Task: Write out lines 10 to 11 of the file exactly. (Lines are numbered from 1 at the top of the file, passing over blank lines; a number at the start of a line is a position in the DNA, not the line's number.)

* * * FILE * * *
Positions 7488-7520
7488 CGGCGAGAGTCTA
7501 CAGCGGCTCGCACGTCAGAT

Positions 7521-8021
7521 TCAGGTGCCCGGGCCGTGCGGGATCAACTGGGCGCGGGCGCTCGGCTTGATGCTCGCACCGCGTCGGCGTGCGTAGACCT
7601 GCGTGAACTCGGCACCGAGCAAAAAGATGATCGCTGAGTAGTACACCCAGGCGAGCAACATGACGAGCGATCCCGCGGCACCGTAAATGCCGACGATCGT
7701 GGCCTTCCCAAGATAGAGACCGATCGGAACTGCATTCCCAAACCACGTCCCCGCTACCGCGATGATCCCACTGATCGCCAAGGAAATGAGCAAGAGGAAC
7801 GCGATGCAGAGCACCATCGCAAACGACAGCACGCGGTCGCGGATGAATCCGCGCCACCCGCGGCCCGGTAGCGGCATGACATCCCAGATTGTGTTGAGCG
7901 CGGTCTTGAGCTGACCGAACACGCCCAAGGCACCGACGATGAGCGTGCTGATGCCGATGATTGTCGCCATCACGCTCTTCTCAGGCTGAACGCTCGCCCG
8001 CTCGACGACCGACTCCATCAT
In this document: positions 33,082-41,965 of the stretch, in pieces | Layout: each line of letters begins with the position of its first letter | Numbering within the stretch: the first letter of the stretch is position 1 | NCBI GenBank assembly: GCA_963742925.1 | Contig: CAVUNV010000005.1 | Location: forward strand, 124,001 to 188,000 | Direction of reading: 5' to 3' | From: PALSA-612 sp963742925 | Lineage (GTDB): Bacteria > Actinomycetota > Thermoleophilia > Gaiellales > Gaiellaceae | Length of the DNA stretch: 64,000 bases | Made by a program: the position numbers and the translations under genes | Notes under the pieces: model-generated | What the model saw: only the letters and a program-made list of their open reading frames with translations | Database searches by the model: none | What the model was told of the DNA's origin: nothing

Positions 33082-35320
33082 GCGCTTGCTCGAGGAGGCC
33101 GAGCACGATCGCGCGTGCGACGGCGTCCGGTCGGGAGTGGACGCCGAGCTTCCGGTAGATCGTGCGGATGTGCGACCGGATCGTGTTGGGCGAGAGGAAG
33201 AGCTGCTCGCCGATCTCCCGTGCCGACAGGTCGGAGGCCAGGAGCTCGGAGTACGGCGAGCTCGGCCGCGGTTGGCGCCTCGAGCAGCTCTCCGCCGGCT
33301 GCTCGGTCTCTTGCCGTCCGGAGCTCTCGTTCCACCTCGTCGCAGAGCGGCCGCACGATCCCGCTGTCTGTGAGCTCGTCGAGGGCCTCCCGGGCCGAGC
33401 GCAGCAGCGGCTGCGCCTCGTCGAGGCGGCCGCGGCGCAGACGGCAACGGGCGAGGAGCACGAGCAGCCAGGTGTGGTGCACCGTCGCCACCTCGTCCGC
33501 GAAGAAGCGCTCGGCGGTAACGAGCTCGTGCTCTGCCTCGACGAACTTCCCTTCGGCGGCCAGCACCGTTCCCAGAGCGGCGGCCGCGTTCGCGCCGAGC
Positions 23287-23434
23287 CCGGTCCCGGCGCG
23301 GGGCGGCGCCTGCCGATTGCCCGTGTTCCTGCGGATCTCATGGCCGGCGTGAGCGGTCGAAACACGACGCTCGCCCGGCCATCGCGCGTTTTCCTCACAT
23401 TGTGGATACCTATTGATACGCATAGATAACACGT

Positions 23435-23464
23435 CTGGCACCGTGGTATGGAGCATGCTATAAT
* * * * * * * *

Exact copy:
8001 CTCGACGACCGACTCCATCAT
In this document: positions 33,082-41,965 of the stretch, in pieces | Layout: each line of letters begins with the position of its first letter | Numbering within the stretch: the first letter of the stretch is position 1 | NCBI GenBank assembly: GCA_963742925.1 | Contig: CAVUNV010000005.1 | Location: forward strand, 124,001 to 188,000 | Direction of reading: 5' to 3' | From: PALSA-612 sp963742925 | Lineage (GTDB): Bacteria > Actinomycetota > Thermoleophilia > Gaiellales > Gaiellaceae | Length of the DNA stretch: 64,000 bases | Made by a program: the position numbers and the translations under genes | Notes under the pieces: model-generated | What the model saw: only the letters and a program-made list of their open reading frames with translations | Database searches by the model: none | What the model was told of the DNA's origin: nothing